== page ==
I am a 5'1" woman living in a house with 9 foot ceilings & some beautiful woodwork. Dust builds up on door & window surrounds. Cobwebs are in out of reach corners. I needed a quick way to clean these areas without a step stool or dragging the vacuum cleaner out. Here is my answer.....
I can be disorganized & a procrastinator! So once I finish the 90 day de-clutter challenge my house will be in better shape. I will then come up with daily cleaning tasks for this Grand Old Gal so I can keep the house clean while working on improvements. In our 900 square foot house it was easy to stay on top of things. The improvements I have made in this house have been challenging, but rewarding & fun.
My first big project to the house was my husband's office. In our old house, Erin had a home office in an unfinished basement. So before I let him move into his new office I made him set up temporarly in the dining room, while I set about doing something I had never done before, but learned as I went....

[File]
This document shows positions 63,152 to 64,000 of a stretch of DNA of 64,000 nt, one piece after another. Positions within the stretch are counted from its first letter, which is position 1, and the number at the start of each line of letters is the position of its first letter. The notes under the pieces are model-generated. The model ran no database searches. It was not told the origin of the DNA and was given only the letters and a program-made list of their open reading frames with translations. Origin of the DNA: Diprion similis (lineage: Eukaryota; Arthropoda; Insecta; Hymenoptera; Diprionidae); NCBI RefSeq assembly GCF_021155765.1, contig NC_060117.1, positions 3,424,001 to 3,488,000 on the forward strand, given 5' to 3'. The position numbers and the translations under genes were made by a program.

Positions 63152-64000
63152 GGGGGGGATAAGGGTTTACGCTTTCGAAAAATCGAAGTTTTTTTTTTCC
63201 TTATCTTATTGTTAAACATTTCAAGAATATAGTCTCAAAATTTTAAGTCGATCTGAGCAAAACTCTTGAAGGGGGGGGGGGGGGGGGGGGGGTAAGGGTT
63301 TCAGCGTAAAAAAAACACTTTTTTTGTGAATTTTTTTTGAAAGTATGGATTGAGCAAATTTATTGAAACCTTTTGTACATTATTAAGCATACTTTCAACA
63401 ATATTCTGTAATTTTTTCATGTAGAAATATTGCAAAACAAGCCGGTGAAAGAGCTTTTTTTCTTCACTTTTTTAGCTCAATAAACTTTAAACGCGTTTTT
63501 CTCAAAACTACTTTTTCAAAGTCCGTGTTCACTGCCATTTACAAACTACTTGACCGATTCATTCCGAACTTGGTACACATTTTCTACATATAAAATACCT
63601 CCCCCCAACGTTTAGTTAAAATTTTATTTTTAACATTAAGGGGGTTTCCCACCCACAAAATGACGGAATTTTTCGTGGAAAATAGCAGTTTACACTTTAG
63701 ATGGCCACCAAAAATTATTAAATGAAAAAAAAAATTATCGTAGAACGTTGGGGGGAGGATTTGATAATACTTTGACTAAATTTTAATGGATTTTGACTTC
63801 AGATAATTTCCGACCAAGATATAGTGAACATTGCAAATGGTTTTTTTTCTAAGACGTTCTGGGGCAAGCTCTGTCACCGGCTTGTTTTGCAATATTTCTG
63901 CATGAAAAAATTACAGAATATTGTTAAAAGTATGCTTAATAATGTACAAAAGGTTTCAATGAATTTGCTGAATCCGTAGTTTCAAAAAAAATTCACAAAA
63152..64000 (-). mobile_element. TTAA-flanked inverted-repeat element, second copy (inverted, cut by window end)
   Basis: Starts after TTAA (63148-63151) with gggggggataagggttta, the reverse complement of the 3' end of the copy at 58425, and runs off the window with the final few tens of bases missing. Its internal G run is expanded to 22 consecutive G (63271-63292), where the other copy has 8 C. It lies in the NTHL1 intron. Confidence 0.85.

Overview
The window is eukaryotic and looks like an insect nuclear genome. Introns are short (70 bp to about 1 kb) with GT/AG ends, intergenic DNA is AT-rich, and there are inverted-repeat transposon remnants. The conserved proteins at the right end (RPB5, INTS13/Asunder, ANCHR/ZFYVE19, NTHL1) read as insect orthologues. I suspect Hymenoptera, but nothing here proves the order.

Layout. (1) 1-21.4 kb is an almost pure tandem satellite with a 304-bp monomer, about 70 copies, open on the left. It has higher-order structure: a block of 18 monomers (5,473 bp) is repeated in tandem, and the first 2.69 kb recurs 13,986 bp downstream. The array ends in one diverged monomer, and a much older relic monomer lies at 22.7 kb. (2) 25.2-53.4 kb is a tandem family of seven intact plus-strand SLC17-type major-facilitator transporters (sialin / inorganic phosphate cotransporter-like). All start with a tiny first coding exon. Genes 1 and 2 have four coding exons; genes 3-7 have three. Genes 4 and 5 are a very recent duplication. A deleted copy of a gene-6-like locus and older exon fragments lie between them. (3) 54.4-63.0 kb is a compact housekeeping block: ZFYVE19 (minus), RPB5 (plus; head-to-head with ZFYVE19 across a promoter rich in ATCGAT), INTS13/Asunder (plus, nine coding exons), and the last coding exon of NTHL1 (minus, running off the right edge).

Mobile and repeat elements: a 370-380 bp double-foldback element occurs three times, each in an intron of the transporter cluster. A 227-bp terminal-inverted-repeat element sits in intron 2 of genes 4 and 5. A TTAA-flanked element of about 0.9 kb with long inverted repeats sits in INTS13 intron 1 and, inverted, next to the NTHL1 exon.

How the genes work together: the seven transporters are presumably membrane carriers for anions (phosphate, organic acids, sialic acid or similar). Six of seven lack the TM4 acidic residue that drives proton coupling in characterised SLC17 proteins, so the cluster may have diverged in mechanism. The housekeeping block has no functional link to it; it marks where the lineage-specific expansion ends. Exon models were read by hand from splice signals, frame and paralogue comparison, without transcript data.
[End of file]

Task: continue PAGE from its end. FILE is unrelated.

Why painted floor? Simple, it was already painted. In Old Ladies such as these, stained wood was found only in areas where visitors were. Most of the floors & wood work in this house has never been stained. Some of the doors & wood work even have faux painted grain. Floor painting is considered an art form. Let's not forget a home of this age you'll find lead paint. So stripping a painted floor in this old gal is not a task to be entered into lightly. With that on let's move onto our Master bedroom.
What this project taught me was leave fancy wood work alone or repaint it. It has big bevel in it making it difficult to sand all the paint off. Erin had to do most of that work - my hands weren't strong enough to hold the orbital sander sideways & not destroy the bevel. The door you see in the above picture is not stained, it is one of the doors painted to look stained. We left that along with door & window surrounds because faux grain painting is a dying art. Today there are all kinds of special tools, paint & videos to help you create that look. This was done with just paint brushes & has worn in spots, but adds character to the house.
This project also taught me to not set limitations on myself just because I haven't done it before. Research it & go for it! Learn as you go - I learned to strip paint, sand, stain & polyurethane. I even fixed a chemical spill that damaged our finished floor.